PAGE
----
While that may seem like ancient fast food history and something that could never happen today, consider Subway and its $5 foot-long sandwich. That was the brainchild of a Miami-based franchise owner who in 2008 decided on his own one weekend to start offering sandwiches for $5. It proved to be such a hit with customers that idea turned into a marketing campaign for the entire corporation. (You're probably humming their tune right now.)
"All of the good franchisors never stifle innovation from franchise owners," maintains Schadle. "They get a bad rap in that sense. Why would a franchisor, which is an innovator, try to discourage innovation? They just want you to talk to corporate first."
But Subway notwithstanding, it is conventional wisdom that the more mature your franchisor is the less innovation potential there is. The reason is simple. The older a franchise operation, the more wrinkles the company already has ironed out. But that shouldn't deter you because chances are you won't be able to buy into many established companies anyway; most already have their principal locations set and are only expanding to the farthest corners of the Earth. As Schadle says to potential owners,"Franchising isn't really about buying a McDonald's. It's about finding the next McDonald's." And by the same token, franchisors know that they become the next McDonald's only by accepting and embracing the fresh, bold ideas from their franchise-owner brain trust.
Perhaps that's one big reason why the top brass at Tossed listen to Lou Palermo. Not long after Palermo, 38, opened a restaurant in Boston for this franchise operation, which specializes in serving salads, he decided to give a breakfast menu a go. "Seeing that we were already making our whole wheat, fat-free crepe wraps for our regular menu, we created breakfast crepe wraps like our Southwest Scramble," recalls Palermo, who adds that he worked closely with the corporate office to do this three years ago. The breakfast menu is now offered at all six Tossed outlets around the country and has added 10 percent to the bottom line.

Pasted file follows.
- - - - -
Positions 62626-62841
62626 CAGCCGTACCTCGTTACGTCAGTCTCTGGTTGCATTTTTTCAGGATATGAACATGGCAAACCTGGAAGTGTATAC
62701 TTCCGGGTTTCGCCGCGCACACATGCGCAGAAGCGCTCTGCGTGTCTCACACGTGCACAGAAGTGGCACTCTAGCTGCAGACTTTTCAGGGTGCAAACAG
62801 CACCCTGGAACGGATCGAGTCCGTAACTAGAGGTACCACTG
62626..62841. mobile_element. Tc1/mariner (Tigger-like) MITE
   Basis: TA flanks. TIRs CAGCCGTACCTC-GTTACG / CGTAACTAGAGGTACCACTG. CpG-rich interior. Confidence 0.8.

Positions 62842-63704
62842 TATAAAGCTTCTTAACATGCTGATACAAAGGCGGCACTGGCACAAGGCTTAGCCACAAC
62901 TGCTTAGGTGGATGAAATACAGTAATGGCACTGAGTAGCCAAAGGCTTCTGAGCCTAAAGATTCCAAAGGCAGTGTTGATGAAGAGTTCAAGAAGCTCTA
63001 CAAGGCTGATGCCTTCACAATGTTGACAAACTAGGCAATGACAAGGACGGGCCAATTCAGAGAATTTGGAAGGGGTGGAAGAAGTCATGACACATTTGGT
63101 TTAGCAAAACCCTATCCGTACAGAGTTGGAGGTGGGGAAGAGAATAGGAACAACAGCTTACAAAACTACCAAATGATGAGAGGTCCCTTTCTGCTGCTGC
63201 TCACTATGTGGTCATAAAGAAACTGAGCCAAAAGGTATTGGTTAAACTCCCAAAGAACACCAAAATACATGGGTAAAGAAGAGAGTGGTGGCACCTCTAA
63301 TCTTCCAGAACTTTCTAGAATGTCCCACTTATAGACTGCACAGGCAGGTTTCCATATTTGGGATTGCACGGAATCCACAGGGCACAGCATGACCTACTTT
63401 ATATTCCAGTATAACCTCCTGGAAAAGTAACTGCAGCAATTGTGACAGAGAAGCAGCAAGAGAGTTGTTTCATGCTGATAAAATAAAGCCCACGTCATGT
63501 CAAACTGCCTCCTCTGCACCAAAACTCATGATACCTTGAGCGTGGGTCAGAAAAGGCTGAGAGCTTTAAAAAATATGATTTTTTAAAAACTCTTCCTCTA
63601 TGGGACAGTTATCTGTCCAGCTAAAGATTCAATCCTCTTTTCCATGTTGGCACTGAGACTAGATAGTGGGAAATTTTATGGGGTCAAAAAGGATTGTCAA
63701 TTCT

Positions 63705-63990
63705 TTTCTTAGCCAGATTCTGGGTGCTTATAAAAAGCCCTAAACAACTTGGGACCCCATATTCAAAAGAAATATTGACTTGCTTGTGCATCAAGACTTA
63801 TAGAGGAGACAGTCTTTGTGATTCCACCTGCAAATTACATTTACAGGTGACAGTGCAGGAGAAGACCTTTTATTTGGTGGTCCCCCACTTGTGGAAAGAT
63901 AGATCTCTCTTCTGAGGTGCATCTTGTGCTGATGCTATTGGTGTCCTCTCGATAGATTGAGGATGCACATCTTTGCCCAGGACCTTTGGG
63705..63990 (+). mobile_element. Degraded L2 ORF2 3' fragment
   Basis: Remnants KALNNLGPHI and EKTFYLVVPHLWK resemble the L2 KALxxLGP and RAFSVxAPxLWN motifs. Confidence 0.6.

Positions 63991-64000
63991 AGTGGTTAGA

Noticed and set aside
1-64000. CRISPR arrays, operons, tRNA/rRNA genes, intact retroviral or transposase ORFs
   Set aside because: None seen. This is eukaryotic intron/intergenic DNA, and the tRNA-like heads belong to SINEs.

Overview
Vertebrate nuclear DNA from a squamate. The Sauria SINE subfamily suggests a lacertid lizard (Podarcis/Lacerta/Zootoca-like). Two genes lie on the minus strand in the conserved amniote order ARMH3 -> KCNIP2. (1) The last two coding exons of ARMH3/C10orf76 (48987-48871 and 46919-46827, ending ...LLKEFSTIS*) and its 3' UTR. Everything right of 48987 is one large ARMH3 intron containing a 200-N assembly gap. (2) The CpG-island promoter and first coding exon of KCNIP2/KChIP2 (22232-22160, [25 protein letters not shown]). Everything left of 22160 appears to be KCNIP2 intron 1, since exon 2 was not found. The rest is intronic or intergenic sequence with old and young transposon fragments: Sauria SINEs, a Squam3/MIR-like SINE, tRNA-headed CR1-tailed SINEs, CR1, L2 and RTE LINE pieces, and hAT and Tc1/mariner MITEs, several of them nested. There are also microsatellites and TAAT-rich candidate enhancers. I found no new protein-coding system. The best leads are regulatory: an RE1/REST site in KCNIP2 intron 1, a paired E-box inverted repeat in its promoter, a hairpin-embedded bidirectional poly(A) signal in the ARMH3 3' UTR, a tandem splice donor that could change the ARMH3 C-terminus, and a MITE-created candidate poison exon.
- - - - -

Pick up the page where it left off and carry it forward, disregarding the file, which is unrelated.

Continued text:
Tossed could have easily passed on this idea. After all, says Palermo, "it has 12 years of a proven business model with systems in place, brand recognition, extensive training and support to name a few." Why mess with a good thing? But Palermo says they're not the kind of company that tells an ambitious entrepreneur with an intriguing idea, "You can't do that."
And even though it might be tougher to innovate when you're part of a more established powerhouse brand, there's still room for inspired tinkering, says George Ebinger, who on his own added specials, like Steak Diane and chicken parmesan, to the menu at his three International House of Pancakes franchises in New Jersey. He concedes that 25 years ago, when he first started working at IHOP, "It was run differently than it is today, and then you could truly be even innovative."
In large part, says Ebinger, that's because after breakfast, IHOP wasn't really concentrating about lunches and dinners in the early days, and "no one knew what you were doing then." Now, he says, there's greater monitoring from the front office and "being a franchise owner, you're not allowed to bring new elements into the restaurant unless you get an okay beforehand. It all has to do with stuff like food safety and lines of supply." But as long as Ebinger uses approved ingredients, he can have his chef come up with their own unique recipes to use as specials, even if they're not on the regular IHOP menus. While these additions have not yet significantly affected revenue, they obviously give customers another choice and allow Ebinger a small but creative outlet. Looking at the bigger picture, though, he quickly adds that when it comes to marketing his restaurants, "The sky is the limit." And that's good business.